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Understanding the new world we are in

Originally published in Bromsgrove Standard 08/07/16

Three weeks ago it all felt so different. Britain had not yet voted to leave the European Union. The Pound had not plummeted. The Bank of England had not yet had to step in to steady the situation. The Prime Minister had not announced his resignation and the UK’s major political parties had yet not appeared to be in turmoil.

None of us have lived through anything quite like this before and nobody can know what lies ahead. As we now try to navigate a new course through the uncharted waters which lie ahead, though, here are some markers that I believe should guide us.

First, the sharp division our country has experienced – with over 16 million people voting one way and 17 million voting the other – means all of us should try to understand some of the key reasons why people voted a different way from the one we did.

We Remainers – particularly those of us involved in party politics, must understand that the vote to leave was about a lot more than the EU. It came from a feeling that politics and political institutions have for years been out of touch with people’s daily experiences, their hopes and their fears for the future. The centrality of immigration to people’s concerns arose from genuine grievances about jobs, public services and opportunities to get a decent home. Whatever happens about funding of the NHS, free movement of people between countries in a post Brexit world – and the promises of the Leave campaigns are already unraveling there – the grievances are real and addressing them is long overdue.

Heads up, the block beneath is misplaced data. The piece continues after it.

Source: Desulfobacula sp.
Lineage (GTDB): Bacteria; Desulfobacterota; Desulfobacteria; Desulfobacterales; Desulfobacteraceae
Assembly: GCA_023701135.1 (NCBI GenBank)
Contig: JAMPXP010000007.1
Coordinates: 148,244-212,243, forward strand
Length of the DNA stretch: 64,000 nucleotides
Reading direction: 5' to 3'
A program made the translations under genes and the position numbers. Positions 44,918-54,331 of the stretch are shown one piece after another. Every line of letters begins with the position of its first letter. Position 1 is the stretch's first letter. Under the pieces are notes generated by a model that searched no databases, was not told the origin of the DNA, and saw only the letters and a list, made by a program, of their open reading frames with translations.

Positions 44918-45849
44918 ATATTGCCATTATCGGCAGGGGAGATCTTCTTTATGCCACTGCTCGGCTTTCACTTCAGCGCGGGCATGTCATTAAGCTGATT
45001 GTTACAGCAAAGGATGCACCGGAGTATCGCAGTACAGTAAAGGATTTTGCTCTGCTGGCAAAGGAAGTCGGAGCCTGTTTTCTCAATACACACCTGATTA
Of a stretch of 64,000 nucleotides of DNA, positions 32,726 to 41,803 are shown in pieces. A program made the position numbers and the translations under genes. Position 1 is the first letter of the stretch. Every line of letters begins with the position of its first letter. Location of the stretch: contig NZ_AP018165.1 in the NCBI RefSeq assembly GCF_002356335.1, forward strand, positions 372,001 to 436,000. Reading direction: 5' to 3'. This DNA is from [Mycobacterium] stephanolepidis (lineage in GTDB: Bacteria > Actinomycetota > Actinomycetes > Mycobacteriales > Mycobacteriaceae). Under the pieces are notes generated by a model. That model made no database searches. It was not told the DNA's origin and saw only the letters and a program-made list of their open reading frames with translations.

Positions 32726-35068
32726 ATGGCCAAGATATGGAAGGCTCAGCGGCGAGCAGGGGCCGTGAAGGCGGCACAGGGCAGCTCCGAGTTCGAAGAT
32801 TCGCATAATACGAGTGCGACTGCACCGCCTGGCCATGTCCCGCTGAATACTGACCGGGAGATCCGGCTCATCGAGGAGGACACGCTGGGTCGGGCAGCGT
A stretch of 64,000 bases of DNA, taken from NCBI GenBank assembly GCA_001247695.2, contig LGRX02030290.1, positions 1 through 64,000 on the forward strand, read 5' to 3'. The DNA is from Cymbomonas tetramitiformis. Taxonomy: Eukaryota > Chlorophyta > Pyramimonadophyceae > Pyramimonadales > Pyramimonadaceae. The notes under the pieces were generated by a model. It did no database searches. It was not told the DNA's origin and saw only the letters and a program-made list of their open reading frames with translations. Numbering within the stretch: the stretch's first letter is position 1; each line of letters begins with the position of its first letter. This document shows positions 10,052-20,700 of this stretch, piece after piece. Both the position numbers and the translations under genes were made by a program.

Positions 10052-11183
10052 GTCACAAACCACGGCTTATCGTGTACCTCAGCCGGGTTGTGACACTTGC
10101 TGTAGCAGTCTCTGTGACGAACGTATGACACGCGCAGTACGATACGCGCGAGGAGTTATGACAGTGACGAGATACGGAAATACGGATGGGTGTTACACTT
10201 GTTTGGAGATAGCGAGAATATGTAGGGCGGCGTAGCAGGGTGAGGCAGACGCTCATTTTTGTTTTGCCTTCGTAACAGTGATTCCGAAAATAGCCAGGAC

For those on the Leave side, please understand that Remain votes – particularly among the young whose future this is all about – did not come from an attachment to the bureaucracy of the EU but from a vision of cooperation between peoples in countries in ways which value national identities but are not constrained by them. It is a vision that stands four-square against the xenophobia and hate that has been emboldened to come to the fore during and after the referendum. That culture of hate does not reflect of the majority of people who voted Leave or who voted Remain. We must all unite to reject it.

I don’t pretend any of this is a substitute for our rapidly crafting the practical policies needed to tackle the economic after-shocks of the vote on June 23rd or the complex negotiations ahead which will determine our future relationship with our European neighbours and the rest of the world. But it is about the things we should not lose sight of as we do so.